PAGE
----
On Child Marriage

The Indian government trying to pass laws to improve women’s rights over the past few months was a lot like watching Phoebe in tap-dancing class, doing strange wavy motions and saying “I’m totally getting this!” This happened when the UPA was poked awake from its deep slumber by people protesting for women’s rights since December 2012.

One of the things they did was raise the age of consent to 18. And in the very same year, India refused to sign the UN resolution against child marriage, in spite of having the highest number of child marriages (24 million). 
In the dreamland of our leaders—where there are flowers and bunnies (rainbows aren’t acknowledged here)—children get married and wait till they are 18 so they can finally consummate the marriage. In this happy world, moral crusaders who slap boys and girls who come within arm distance of each other are allowed to roam around freely and kill youngsters for falling in love.
Not that one should have much faith in an organisation that lightly poked Sri Lanka once, condemns Israel from time to time, and is planning to hold auditions for Syria and Sudan. But for a nation who thought forming a Non-Alignment club was the cool thing to do, an acknowledgement of the grave child marriage problem doesn’t seem like a bad idea. 



The Great Indian Wedding Planners

There comes a time in every Indian kid’s life when the entire universe’s psychological balance depends on you getting married. And by the entire universe, I mean every person you know who is older or more married than you.The majority of these people happen to be components of a marriage that can only be termed as a civil agreement of minimum interaction and a mutual approval to dis each other humorously. They come from the misguided benevolence school of thought: after you get married, they will try to convince you that having children on purpose is actually a good idea. They are worried that all the ‘good’ ones will be gone soon. They are also highly critical of any stray unmarried trash and live-in relationships and homosexuality fall way outside their bubble.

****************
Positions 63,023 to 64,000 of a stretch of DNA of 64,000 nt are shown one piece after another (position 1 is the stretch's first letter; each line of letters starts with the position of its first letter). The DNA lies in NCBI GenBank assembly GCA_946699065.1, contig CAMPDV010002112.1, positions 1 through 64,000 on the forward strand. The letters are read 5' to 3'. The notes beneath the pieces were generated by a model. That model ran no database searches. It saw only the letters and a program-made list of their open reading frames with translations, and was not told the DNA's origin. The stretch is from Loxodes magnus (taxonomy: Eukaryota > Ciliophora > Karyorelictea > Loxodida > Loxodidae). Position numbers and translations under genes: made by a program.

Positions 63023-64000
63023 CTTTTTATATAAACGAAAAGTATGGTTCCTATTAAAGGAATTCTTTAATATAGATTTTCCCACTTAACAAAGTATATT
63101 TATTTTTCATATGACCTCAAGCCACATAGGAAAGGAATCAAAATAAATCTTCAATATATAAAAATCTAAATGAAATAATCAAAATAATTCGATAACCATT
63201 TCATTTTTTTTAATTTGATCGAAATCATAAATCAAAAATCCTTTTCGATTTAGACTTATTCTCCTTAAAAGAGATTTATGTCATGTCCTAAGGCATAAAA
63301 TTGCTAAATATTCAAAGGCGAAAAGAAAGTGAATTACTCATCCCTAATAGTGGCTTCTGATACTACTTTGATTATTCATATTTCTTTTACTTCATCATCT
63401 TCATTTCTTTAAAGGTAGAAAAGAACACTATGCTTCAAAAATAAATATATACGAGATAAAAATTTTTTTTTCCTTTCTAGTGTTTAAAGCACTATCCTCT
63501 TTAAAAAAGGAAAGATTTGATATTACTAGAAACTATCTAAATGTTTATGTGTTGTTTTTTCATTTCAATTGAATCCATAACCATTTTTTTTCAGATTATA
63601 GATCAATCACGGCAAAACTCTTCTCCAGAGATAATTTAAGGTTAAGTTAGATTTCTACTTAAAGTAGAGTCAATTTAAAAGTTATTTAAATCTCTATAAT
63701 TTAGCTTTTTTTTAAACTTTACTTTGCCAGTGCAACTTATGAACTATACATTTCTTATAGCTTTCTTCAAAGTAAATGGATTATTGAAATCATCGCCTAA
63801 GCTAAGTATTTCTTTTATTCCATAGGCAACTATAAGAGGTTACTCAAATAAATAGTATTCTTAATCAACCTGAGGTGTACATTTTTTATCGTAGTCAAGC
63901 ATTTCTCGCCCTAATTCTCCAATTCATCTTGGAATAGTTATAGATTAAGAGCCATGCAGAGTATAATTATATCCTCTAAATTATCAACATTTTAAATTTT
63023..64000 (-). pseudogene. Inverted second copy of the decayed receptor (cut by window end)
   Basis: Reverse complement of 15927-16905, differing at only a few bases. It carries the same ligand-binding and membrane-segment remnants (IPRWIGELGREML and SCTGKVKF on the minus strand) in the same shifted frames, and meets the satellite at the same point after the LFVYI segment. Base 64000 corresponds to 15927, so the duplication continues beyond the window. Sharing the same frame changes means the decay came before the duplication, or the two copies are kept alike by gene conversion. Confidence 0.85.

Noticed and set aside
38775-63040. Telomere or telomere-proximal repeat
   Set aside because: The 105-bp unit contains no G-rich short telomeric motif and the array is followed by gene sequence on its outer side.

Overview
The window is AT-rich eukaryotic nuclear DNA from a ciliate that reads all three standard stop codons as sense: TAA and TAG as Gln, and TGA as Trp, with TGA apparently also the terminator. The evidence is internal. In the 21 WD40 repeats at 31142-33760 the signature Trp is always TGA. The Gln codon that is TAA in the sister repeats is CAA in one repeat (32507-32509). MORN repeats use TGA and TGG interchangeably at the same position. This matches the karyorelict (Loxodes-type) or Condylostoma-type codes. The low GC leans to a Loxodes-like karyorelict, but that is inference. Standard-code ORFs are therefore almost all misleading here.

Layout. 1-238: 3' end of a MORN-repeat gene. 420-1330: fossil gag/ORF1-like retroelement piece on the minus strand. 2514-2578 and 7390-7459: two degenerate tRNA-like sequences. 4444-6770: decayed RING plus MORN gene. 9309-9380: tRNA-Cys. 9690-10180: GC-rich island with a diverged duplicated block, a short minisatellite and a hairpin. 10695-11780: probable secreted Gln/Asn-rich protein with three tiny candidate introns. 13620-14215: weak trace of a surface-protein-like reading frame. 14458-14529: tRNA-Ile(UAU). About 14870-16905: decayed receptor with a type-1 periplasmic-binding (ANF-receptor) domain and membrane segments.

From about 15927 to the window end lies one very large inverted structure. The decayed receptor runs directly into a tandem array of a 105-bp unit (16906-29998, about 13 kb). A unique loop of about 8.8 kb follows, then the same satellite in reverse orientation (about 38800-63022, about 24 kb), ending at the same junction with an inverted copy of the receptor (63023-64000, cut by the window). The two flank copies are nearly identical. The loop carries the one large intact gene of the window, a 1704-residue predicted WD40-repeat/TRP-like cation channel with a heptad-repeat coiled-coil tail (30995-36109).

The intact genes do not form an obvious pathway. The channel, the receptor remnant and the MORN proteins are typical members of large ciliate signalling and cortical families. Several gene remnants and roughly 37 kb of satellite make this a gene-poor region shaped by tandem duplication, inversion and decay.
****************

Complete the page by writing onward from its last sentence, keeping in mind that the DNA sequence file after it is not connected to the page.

Another category are those who have such a high level of confidence that it makes you wonder why. They have got life all figured out, and will approach you with pro-marriage arguments like how it is about companionship, families getting together (as if your own family isn’t overwhelming enough) and how you won’t be able to adjust to having a partner around later in life. They will also find potential partners for you to mate with and believe that they are doing god’s work by finding you a person of the same religion, caste, economic class who reminds you a lot of several of your cousins.
Some of them are people your age who are ‘madly in love’, and thrust their relationship in the face of everyone in real and virtual life. They believe that, like them, the purpose of your life is to get a certificate from the state that assures a lifetime of sulk and sex from one single person. They come from the ‘we want social approval’ club, and are often too blinded by the idea of a wedding to realize it comes with a marriage.

As for simpletons like me, our understanding of a marriage is limited to ‘spending your life with someone because YOU want to’, we clearly missed the turning point in life where others said goodbye to rationality and embraced what people have been doing for years without knowing why. Your youth is when you can really get to know yourself prior to making a lifelong commitment. Or realising whether you want to do that. That is, before it gets banned for  provoking individuality and other social evils.